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Peter Jackson Turned World War I Footage into a 3D Color Film, One Frame at a Time

"They Shall Not Grow Old": Watch 400 rotoscope artists bring back to life 100-year-old, damaged, black-and-white war footage.

"They Shall Not Grow Old" Peter Jackson WWI Documentary

“They Shall Not Grow Old”

Warner Brothers

To make his groundbreaking World War I documentary, “They Shall Not Grow Old,” director Peter Jackson received unprecedented access to the Imperial War Museum’s film archive in London. Jackson’s dream was to make the 100-year-old footage look as modern as possible. The hope was that by restoring the footage and removing from it what made it look and feel dated, he would also remove the filter that prevents a modern viewer from relating to the soldiers up on screen.

To restore the archival footage and transform it into a 24 frames-per-second, color, 3D film, Jackson turned to Stereo D, a company that specialized in converting blockbusters (Marvel and the Star Wars films) from 2D to  3D.

“One of the cornerstones that Peter was instilling in us and our artists was staying as true to the original material as we possibly could,” said Stereo D Producer Mark Simone. “So if it was photographed, our job wasn’t to change it. It was to bring it forward to make it look as it did on the day [it was shot].”

 

At the heart of Stereo D’s 3D conversion work is rotoscoping, a century-old animation technique in which artists manually trace, draw, or separate (creating mattes) on the actual footage, working frame by frame.

“The most exciting part about the project was figuring out how to make this footage look modern and doing it with tools that we’ve developed for a different line of business,” said Russell McCoy, a stenographer and color compositing supervisor at Stereo D.

Step one was restoring the highly deteriorated material. It was scanned in 4K, removing dust, scratches, tears, chemical splotches, and smoothing the thick grain of the film stock itself. Various types of software were applied to the footage, but often Stereo D’s army of 400 rotoscope artists had to dig into the frames, sometimes even having to fill and create missing elements.

 

“The were giant holes where there would literally be frames missing, where we would have to rebuild them,” McCoy. “There’d be shots where a piece of tape was clearly taping up the negative for a couple frames on them. We made is through by recreating anything we had to or basically painting.”

The Stereo D team also had to recreate parts of frames in converting the footage from 13 frames to 24 frames per second. While they relied on software to supply a base for the newly created frames, digital paint artist filled in gaps, making motion look more realistic, and replaced soldiers’ body parts that disappeared in motion during the frame conversion process.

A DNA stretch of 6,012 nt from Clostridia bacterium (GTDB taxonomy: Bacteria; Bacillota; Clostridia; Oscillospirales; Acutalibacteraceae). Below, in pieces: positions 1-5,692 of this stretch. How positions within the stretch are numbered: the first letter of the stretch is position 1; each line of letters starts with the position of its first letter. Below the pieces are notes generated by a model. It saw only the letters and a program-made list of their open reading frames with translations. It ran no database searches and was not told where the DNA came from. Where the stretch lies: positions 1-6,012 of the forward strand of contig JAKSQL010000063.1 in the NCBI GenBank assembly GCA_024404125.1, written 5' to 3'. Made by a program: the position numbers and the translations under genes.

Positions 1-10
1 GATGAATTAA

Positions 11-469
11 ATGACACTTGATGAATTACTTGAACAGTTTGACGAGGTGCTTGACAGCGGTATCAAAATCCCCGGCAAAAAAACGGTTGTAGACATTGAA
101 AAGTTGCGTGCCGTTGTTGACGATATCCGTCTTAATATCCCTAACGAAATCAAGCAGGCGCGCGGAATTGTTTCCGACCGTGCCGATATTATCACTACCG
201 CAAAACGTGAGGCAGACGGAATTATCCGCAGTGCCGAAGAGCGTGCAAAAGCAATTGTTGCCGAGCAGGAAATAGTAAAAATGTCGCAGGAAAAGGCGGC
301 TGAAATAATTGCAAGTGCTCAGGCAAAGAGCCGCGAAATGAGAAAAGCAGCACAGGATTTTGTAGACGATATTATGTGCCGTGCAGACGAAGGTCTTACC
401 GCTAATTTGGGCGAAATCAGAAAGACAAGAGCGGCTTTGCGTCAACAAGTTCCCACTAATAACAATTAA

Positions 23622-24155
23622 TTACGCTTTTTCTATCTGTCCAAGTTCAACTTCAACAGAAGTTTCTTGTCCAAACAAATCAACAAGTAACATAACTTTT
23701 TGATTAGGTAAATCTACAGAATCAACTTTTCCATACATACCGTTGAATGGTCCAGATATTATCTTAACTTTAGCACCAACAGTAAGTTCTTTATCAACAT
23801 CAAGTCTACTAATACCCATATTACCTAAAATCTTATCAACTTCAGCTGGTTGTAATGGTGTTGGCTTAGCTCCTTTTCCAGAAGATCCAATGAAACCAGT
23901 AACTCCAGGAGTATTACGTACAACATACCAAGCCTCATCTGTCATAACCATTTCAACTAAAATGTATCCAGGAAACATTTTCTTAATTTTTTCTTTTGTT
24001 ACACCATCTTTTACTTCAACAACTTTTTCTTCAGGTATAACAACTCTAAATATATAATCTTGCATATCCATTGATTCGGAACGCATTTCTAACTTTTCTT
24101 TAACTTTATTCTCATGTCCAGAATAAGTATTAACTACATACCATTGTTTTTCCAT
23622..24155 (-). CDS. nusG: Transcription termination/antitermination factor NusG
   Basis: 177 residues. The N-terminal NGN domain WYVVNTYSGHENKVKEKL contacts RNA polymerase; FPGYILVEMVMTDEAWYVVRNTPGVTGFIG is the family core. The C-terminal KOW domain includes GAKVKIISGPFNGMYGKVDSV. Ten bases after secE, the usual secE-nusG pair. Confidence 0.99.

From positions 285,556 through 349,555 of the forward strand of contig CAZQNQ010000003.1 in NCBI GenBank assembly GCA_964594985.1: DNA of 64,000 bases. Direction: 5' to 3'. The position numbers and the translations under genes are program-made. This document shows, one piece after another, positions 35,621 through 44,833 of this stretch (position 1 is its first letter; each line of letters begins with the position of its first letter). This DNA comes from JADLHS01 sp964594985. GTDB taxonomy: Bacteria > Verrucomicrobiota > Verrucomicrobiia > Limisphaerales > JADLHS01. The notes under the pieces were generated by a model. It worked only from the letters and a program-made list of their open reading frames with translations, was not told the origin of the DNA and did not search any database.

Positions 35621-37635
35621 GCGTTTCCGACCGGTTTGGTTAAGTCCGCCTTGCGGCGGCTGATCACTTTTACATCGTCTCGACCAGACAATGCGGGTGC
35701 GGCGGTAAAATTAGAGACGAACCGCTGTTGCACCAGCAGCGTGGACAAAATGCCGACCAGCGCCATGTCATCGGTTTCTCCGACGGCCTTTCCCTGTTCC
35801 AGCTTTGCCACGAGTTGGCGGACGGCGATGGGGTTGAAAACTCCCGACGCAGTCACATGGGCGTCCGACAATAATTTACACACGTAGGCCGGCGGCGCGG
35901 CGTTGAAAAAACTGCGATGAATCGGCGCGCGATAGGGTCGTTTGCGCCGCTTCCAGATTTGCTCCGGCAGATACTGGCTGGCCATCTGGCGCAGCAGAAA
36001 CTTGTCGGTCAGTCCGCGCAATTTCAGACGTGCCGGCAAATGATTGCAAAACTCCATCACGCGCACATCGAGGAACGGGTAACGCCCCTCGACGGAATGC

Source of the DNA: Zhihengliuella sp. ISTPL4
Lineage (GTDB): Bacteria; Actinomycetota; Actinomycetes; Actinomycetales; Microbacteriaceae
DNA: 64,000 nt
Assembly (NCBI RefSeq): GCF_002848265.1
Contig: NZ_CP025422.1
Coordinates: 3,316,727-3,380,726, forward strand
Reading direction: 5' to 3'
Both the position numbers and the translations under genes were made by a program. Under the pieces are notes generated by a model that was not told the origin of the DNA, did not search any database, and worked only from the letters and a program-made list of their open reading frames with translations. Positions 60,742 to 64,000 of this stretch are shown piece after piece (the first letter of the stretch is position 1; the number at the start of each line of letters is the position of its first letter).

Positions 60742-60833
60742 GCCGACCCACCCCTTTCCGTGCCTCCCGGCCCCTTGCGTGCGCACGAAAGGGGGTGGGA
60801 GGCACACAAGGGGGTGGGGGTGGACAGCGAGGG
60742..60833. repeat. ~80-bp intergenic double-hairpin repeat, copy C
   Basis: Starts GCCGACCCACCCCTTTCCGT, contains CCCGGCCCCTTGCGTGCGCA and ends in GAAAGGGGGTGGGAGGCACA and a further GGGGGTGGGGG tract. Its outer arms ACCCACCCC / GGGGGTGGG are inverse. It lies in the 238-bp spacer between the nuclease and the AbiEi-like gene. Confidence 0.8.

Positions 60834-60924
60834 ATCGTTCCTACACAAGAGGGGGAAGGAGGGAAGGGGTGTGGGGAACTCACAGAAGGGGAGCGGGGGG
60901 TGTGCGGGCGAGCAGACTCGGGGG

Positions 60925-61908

“If you’re taking one frame and stretching it across two, you’re going to have smearing and edge issues,” said Simone. “This is where our frame-by-frame painting is cleaning up conversion artifacts.”

 

The most painstaking work was the colorization process. Every frame had to be painstakingly rotoscoped — isolating, and literally tracing, things as finite as a blade of grass – so that correct color could be applied to each element of the frame. Jackson’s team supplied incredible reference material for the colorization process with everything from actual WWI uniforms worn by the men to photographs of the locations, some as they exist today. The Stereo D development team also created a piece of to help with the shading of colors, so they would appear more realistic.

“Nothing has a single color on it in the entire image,” said McCoy. “The highs, mids, and lows are all keyed differently and the colors are combined differently, so nothing has a pure green or a pure blue. Every shadow goes to a darker more of a gray tone. Every highlight goes to a nice cool blue tone.”

The restored and colorized footage was sent back to Jackson’s Park Road Post in New Zealand so that Jackson, or someone from his team, could sign off and approve an image before it could appear in the film. Along the way, the Stereo D team learned which tools worked best in which situation, along with creating new ones. At the beginning a single shot could take 11 months to fully restore and convert, but by the end of the three-year process the company could turnaround a shot in two months.

 

While 2D to 3D conversion is Stereo D’s bread and butter, McCoy assumed that converting “They Shall Not Grow Old” would present more challenges than it did. “To be honest, it just fell into place beautifully,” he said. “Tanks looked really nice; people walking across these giant, epic fields. The environment we had to work with was these beautiful, epic landscapes of these battlefields. And they just played so well and so nicely to 3D that I think it really adds another layer of immersion.”

Simone said the key was to mirror what the human eye sees naturally. “I think it adds a visceral layer of immersion,” he said. “Definitely when you watch it in 2D it’s still stunning and looks great, but when we really started looking at these images the 3D adds a whole other naturalistic layer that makes the viewer understand what it was like to be on these battlefields.”

“They Shall Not Grow Old” will be in 1000+ theaters as part of a Fathom Events release on Monday, December 17, with an encore screening on Thursday December 27. In early 2019 Warner Brothers will release the film, starting in New York, Los Angeles and Washington DC on January 11, with more markets to follow after that. Click here for Fathom Events tickets.

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